Emotionally it’s a lot easier to buy on strength than to buy on weakness. Buying into a falling market feels unnatural. Your instincts warn that price may continue to fall resulting in lost capital. On the other hand buying when the market makes new highs feels more natural. Price is moving in your direction and the sky is the limit! However, with so many other aspects of trading what feels natural or easy is often the opposite of what you should be doing.
Trading psychology can make or break not only your mental state-of-mind but your trading account. In this post I’m going to compare these two different trading strategies on the S&P E-mini futures market and see which one produces better results. That is, we will look at a weak-trending bull market and a strong-trending bull market.
Our strategy will be coded in EasyLanguage and tested on the E-mini going back to 1997. All the tests within this article are going to use the following assumptions:
- Starting account size of $25,000.
- Dates tested are from 1997 through August 31, 2016.
- A single contract will be traded
- The P&L is not accumulated to the starting equity.
- There are no deductions for commissions and slippage.
- There are no stops or targets
- Trades are executed on a daily bar chart
To compare buying into strength vs buying into weakness, two simple trading strategies will be created. Both strategies will go long only. All open positions are held for five days only.
Buy Into Strength – Buy New Highs
First let’s create a simple strategy that will study buying into strength. To do this we will look for three consecutive higher closes. At that point we will buy the open of the next bar. Based on this pattern we are testing the market’s ability to follow through with continued higher closes. In short, we are buying into short-term strength in hopes it will continue into the near future. Below are the results of executing this test.
The strategy is far from profitable as the equity curve spends most of its time in negative territory. What this suggests is that short term bursts of strength are soon followed by falling prices. Remember, after we buy we only hold our position for five days and sell. It seems when we sell, price is often lower than when we bought.
Buy Into Weakness – Buy Pullbacks
Now let’s look at buying into pullbacks. We will use the same premise as buying into strength, but look to buy into a falling market. That is, we will look for three consecutive lower closes. A lower close is a closing price which is lower than yesterday’s closing price. At that point we will buy the open of the next bar. This strategy will represent our buying into weakness.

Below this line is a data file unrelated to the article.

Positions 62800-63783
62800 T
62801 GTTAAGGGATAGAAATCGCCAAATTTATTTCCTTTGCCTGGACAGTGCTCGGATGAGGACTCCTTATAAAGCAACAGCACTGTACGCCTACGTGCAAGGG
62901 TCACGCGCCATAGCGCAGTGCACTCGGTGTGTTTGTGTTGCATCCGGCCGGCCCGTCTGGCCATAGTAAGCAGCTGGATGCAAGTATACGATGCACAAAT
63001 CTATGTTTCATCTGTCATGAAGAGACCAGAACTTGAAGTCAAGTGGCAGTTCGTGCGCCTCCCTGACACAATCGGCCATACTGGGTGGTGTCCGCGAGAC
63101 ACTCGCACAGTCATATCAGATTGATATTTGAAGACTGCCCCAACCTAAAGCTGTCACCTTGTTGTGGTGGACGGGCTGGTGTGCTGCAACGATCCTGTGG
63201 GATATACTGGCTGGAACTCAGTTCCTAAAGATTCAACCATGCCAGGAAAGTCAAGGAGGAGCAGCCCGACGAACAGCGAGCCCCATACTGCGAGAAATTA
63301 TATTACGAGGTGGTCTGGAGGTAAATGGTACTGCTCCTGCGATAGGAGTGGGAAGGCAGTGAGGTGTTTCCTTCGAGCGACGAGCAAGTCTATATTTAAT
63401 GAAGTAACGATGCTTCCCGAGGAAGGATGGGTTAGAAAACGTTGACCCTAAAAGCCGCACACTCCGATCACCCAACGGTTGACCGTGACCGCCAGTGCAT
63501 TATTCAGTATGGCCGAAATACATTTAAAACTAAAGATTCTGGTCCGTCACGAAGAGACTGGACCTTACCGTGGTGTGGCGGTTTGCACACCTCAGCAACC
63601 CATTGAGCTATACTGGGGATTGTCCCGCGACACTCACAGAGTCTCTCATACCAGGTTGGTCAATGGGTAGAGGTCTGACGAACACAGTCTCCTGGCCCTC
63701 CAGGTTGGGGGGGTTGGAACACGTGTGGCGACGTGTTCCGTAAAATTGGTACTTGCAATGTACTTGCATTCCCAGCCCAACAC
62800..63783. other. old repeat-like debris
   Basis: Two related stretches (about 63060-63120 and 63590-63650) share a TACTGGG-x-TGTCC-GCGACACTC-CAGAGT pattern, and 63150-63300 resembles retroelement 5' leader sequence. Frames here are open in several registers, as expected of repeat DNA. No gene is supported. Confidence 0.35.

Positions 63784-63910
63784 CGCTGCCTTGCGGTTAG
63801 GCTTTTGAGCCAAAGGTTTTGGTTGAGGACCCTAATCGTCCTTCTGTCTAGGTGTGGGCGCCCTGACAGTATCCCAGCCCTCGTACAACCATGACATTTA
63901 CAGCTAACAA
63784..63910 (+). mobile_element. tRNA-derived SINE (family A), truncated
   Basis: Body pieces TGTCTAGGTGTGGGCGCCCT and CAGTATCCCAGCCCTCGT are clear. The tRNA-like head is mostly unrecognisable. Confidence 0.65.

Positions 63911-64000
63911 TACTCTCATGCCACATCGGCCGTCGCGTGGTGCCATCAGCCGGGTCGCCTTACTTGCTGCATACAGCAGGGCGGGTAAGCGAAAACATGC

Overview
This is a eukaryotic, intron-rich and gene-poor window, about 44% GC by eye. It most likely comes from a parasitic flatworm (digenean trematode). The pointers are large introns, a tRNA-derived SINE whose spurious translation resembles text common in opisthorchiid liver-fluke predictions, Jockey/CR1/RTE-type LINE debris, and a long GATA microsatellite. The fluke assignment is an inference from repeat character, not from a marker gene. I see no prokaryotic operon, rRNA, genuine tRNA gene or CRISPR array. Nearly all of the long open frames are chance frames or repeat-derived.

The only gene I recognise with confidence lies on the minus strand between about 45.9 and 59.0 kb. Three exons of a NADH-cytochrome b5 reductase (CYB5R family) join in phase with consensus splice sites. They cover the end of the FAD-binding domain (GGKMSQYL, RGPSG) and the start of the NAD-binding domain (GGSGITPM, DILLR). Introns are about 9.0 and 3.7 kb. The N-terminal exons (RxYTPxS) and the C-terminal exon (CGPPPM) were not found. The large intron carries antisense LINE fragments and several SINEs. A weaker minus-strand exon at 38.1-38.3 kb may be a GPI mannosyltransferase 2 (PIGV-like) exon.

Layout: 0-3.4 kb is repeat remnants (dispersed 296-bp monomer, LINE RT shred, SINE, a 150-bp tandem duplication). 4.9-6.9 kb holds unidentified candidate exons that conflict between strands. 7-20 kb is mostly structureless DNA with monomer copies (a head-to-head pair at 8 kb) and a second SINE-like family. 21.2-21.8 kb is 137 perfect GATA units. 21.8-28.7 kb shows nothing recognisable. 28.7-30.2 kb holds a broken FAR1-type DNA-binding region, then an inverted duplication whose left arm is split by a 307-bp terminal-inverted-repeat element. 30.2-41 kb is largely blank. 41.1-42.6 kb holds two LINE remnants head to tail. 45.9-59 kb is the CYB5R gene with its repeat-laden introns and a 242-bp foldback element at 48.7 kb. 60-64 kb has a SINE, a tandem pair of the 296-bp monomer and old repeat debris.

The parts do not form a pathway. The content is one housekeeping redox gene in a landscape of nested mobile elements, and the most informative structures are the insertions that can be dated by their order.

What a difference! This strategy equity graph looks completely different and suggests that short-term weakness is often followed by price moving higher. If the two equity graphs are not enough to prove this point, let’s compare strategy performance .
It’s important to remember these strategies are not trading systems per say. For example, both of these strategies have no stops so you would not blindly trade them. Think of these strategies as market indicators designed to highlight market behavior which might lead to a profitable trading edge. In this case there appears to be a significant bullish bias when buying into weakness as opposed to buying into strength.
How Stable Is Lookback Period?
The two strategies we tested above both used a 3-day lookback period and hold the position five days before closing it. Maybe this is a fluke? What does this test look like over different lookback periods? Are different lookback periods still profitable? While I want the holding period to remain short (five days) to mimic a short-term trading system, let’s look at different lookback periods and see if our strategy will remain profitable of several different values.
The first graph below shows buying into short-term strength with a lookback period of one through 10 days.
Notice the first two days after three consecutive days up produce some profit. But even then, the profit over such a long test period is not significant. Most of the bars show negative profit or profit around zero. In short, this does not appear to hold a market edge.
The next graph below shows buying into short-term weakness with a lookback period of one through 10 days. Notice with a loookback period between one and five we have profitable results. This shows some stability with the market behavior. However, beyond five days (one trading week), price often shows weakness.
So, it appears our short-term lookback period when buying into weakness has a nice profitable region and gives more credence to the market behavior of buying into weakness. The optimal lookback period appears to be four days. After four consecutive lower closes price can often have a strong rebound.
The idea of buying into short-term weakness seems to still hold merit for the S&P. The market edge appears for the 1-5 consecutive down days in both the futures and equity markets. This type of a market edge can lead to building a profitable trading system. Adding a market regime filter, dynamic stop, position sizing model and maybe a dynamic exit could turn this into a winning system.
What About Other Markets?
Lets take a look at some other popular markets. Lets first start with two other major stock indexes, the DOW and NASDAQ.
Now lets turn our attention to currency futures
Finally, lets take a look at some other popular futures. First silver and gold.
Finally, oil and U.S. 30-Year Treasuries.